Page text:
The Las Flores Adobe National Historic Landmark, located 14 miles north of the Santa Margarita Ranch House, dates from 1864 when the Forster family gave it to their son as a wedding present. The Las Flores Adobe is an excellent example of California “Monterey style” architecture, and is a registered National Historic Landmark.
In 1882, the property was leased to the family of Jane Magee (known as the “Bean Queen”), who raised lima beans on the surrounding coastal plane. When the Marine Corps purchased the land in 1942, Jane was concerned about losing her home but President Roosevelt promised her that the family could live on the site for as long as the then-current generation survived. Jane’s descendants lived in the Adobe until 1967, at which time the house became vacant.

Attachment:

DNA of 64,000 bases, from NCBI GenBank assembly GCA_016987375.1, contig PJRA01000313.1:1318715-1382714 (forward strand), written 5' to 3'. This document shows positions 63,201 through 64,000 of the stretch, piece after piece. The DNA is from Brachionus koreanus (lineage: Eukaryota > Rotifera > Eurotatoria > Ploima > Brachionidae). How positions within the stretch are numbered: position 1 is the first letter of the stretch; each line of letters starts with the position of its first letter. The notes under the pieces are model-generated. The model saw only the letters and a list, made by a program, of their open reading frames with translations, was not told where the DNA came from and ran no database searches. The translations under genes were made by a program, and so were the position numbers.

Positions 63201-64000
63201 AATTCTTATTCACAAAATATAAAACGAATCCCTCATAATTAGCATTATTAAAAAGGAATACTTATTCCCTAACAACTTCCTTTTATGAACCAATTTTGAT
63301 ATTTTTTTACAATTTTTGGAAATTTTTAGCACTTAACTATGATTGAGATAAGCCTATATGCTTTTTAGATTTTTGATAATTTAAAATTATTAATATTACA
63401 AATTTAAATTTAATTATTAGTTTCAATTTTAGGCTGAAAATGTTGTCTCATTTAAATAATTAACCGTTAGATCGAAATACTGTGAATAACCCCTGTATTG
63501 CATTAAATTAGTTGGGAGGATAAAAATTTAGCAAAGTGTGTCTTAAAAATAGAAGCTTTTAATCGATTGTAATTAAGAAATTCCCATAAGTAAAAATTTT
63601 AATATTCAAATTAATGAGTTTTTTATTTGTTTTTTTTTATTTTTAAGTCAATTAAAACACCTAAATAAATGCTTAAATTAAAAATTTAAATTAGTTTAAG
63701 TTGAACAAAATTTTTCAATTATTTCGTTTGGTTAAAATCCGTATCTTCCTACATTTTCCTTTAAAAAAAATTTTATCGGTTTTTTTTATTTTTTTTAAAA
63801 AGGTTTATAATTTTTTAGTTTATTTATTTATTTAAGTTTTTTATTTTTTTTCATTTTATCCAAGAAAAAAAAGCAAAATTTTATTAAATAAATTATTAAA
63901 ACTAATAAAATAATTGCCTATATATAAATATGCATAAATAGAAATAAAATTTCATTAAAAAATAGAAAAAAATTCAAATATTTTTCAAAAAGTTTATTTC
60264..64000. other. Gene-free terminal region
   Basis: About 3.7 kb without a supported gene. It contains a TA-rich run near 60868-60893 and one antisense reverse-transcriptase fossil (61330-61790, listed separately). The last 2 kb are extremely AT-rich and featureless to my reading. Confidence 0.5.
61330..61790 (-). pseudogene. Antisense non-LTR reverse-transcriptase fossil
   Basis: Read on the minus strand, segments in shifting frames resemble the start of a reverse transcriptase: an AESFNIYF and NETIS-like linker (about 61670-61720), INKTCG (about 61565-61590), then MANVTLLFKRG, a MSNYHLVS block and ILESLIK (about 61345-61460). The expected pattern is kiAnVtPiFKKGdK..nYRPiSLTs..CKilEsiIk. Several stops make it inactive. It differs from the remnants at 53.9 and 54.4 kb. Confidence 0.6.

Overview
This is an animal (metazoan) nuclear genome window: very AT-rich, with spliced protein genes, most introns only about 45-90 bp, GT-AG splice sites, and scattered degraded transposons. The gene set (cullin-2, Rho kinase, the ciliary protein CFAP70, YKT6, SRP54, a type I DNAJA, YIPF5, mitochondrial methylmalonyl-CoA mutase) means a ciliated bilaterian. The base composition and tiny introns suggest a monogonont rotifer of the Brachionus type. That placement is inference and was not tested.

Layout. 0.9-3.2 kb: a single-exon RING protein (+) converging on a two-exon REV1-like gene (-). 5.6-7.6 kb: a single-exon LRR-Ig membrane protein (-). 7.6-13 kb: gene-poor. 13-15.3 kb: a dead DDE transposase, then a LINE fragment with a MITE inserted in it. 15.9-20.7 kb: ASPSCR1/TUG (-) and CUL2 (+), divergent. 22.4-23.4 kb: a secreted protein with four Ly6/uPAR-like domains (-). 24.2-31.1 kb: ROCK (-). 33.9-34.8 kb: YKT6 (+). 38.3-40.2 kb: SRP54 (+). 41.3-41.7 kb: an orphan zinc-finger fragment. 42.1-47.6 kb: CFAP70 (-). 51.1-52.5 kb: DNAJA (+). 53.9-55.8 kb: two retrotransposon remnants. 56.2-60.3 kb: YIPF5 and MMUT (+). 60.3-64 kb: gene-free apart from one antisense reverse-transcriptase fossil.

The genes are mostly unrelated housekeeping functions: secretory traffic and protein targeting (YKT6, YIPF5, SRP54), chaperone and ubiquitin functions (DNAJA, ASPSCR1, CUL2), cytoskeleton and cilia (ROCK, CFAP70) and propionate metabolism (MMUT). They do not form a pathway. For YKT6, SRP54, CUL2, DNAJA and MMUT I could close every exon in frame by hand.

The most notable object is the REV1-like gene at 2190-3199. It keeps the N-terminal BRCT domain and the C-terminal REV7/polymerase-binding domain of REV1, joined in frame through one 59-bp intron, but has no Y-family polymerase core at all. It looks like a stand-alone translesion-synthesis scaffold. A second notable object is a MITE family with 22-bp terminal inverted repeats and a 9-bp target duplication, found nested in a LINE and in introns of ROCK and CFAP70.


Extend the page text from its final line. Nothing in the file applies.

As with any vacant structure, time began to take its toll and the Adobe suffered significant deterioration. The Marine Corps, recognizing the deterioration of this historic structure, began an extensive restoration of the Las Flores Adobe in 2001, in conjunction with the National Park Service and the School of Engineering at the University of Vermont.
In 2008, the Camp Pendleton Historical Society (CPHS) adopted this restoration effort as a major fund raising project, and was pleased to gift a total of $28,000 to the Marine Corps for use in the Las Flores Adobe restoration in 2010 and 2011. The monetary gift included a $3,000 grant from San Diego County’s Community Enhancement Program and a $600 grant from the Camp Pendleton Officers’ Wives’ Club; both grants secured by applications from CPHS.
Furthermore, with an additional $3,000 grant from the same San Diego County program, CPHS contracted with a local company for the fabrication and installation of mounting frames for historic information panels now on display at the Las Flores Adobe National Historic Landmark site.